1. Get some exercise: Research has shown that exercise increases productivity so that we are both able to do more and do it better.[6] The good news is that you don’t have to go off to slave away at the gym—even a walk around the office or a run up the stairs might help. If you can find the time, go do it now.

2. Be happy: Think positively and feed positive emotions—happiness can increase an employee’s productivity so that he does more while maintaining a level of quality to his work[7]. In this context, happiness entails any positive emotion experienced often.[7]

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3. Try being mindful:Research has shown that even the short-term practice of mindfulness can improve our ability to remain focused as well as our mood and cognitive processes[8].

References
[1]Pilcher, J., Huffcut, A.I., (1996). Effects of sleep deprivation on performance: a meta analysis. Sleep, 19(4), 318-326.
[2]Lim, J., Dinges, D.F. Sleep deprivation and vigilant attention. Dexpartment of psychology, University of Pennsylvania.
[3]Durmer, J.S., Dinges, D.F. (2005). Neurocognitive consequences of sleep deprivation. Seminars in Neurology 25(1), 117-129.
[4]Porcu, S., Bellatreccia, A., Ferrara, M. (1998). Sleepiness, alertness and performance during a laboratory simulation of an acute shift of the wake-sleep cycle. Ergonomics 41(8), 1192-1202
[5]Yoo, S.S., Gujar, N., Hu, P., Jolesz, F.A., Walker, M.P. (2012). The human emotional brain without sleep – a prefrontal amygdala disconnect. Current Biology, 17(20), 877-878.
[6]von Thiele Schwarz, U., Hasson, H. (2011). Employee self-rated productivity and objective organizational production levels: effects of worksite health interventions involving reduced work hours and physical exercise. Journal of Occupational and Environmental Medicine, 53(8), 838-844.
[7]Oswald, A.J., Proto, E., Sgroi, D. (2009). Happiness and productivity. IZA Discussion Paper No. 4645. Available at SSRN: http://ssrn.com/abstract=1526075
[8]Zeidan, F., Johnson, S.K., Diamond, B.J., David, Z., Goolkasian, P. (2010). Mindfulness meditation improves cognition: Evidence of brief mental training. Consciousness and cognition, 19(2), 597-605.

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Last Updated on November 19, 2019

20 Time Management Tips to Super Boost Your Productivity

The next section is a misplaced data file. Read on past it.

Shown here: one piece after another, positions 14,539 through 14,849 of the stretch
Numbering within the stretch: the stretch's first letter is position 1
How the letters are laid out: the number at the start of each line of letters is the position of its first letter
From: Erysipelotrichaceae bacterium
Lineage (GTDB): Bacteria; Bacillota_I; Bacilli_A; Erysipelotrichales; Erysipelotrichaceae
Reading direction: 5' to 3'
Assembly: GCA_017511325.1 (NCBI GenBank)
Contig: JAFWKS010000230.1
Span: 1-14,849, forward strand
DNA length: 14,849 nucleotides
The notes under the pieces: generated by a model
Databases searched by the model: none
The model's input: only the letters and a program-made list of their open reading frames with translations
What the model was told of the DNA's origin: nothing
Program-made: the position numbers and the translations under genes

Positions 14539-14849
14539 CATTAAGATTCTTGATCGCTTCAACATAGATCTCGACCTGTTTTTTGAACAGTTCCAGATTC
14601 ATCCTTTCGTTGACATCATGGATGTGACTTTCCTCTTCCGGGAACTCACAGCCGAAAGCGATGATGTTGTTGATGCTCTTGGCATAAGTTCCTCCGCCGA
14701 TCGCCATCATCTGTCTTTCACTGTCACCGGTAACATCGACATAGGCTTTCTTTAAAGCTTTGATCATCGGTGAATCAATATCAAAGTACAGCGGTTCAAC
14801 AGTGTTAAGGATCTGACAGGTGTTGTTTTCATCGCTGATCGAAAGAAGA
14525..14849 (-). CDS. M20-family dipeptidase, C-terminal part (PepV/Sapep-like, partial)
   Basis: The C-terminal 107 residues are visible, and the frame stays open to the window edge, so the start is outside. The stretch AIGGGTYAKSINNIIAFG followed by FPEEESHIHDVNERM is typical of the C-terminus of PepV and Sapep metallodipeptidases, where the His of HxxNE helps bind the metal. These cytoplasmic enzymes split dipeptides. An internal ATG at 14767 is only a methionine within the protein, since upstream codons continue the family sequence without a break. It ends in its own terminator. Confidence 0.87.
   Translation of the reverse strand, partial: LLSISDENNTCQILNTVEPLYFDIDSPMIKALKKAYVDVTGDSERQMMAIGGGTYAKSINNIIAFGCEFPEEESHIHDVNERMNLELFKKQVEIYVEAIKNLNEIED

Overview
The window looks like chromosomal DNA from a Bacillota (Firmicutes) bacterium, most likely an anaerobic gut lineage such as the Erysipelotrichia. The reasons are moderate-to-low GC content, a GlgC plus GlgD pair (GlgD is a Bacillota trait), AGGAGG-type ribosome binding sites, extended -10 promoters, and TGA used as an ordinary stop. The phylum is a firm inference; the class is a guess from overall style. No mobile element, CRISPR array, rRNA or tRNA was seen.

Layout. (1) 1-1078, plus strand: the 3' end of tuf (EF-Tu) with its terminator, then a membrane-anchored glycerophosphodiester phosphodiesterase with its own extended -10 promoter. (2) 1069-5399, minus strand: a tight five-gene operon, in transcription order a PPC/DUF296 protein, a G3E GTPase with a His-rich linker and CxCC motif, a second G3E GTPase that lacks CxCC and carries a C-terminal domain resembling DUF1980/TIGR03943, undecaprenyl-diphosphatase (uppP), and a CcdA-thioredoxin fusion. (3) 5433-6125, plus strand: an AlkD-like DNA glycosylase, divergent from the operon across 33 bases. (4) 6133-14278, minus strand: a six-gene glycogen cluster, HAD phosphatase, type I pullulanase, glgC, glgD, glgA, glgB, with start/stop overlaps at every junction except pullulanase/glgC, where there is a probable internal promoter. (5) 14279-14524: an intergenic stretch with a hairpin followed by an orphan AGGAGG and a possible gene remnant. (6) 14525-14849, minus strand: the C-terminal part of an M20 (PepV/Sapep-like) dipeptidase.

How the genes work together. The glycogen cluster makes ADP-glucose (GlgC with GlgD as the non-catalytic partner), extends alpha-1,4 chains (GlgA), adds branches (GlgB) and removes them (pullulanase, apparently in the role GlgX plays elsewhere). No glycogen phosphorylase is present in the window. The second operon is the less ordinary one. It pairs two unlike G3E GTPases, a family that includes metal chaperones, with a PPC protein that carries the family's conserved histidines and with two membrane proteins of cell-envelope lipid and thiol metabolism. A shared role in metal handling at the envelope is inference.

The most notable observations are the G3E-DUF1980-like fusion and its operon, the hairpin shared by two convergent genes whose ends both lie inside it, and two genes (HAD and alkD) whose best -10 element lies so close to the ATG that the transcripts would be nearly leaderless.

20 Time Management Tips to Super Boost Your Productivity

Are you usually punctual or late? Do you finish things within the time you stipulate? Do you hand in your reports/work on time? Are you able to accomplish what you want to do before deadlines? Are you a good time manager?

If your answer is “no” to any of the questions above, that means you’re not managing your time as well as you want. Here are 20 time management tips to help you manage time better:

1. Create a Daily Plan

Plan your day before it unfolds. Do it in the morning or even better, the night before you sleep. The plan gives you a good overview of how the day will pan out. That way, you don’t get caught off guard. Your job for the day is to stick to the plan as best as possible.

2. Peg a Time Limit to Each Task

Be clear that you need to finish X task by 10am, Y task by 3pm, and Z item by 5:30pm. This prevents your work from dragging on and eating into time reserved for other activities.

3. Use a Calendar

Having a calendar is the most fundamental step to managing your daily activities. If you use outlook or lotus notes, calendar come as part of your mailing software.

I use it. It’s even better if you can sync your calendar to your mobile phone and other hardwares you use – that way, you can access your schedule no matter where you are. Here’re the 10 Best Calendar Apps to Stay on Track .

Find out more tips about how to use calendar for better time management here: How to Use a Calendar to Create Time and Space

4. Use an Organizer

An organizer helps you to be on top of everything in your life. It’s your central tool to organize information, to-do lists, projects, and other miscellaneous items.

These Top 15 Time Management Apps and Tools can help you organize better, pick one that fits your needs.

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5. Know Your Deadlines

When do you need to finish your tasks? Mark the deadlines out clearly in your calendar and organizer so you know when you need to finish them.

But make sure you don’t make these 10 Common Mistakes When Setting Deadlines.

6. Learn to Say “No”

Don’t take on more than you can handle. For the distractions that come in when you’re doing other things, give a firm no. Or defer it to a later period.

Leo Babauta, the founder of Zen Habits has some great insights on how to say no: The Gentle Art of Saying No

7. Target to Be Early

When you target to be on time, you’ll either be on time or late. Most of the times you’ll be late. However, if you target to be early, you’ll most likely be on time.

For appointments, strive to be early. For your deadlines, submit them earlier than required.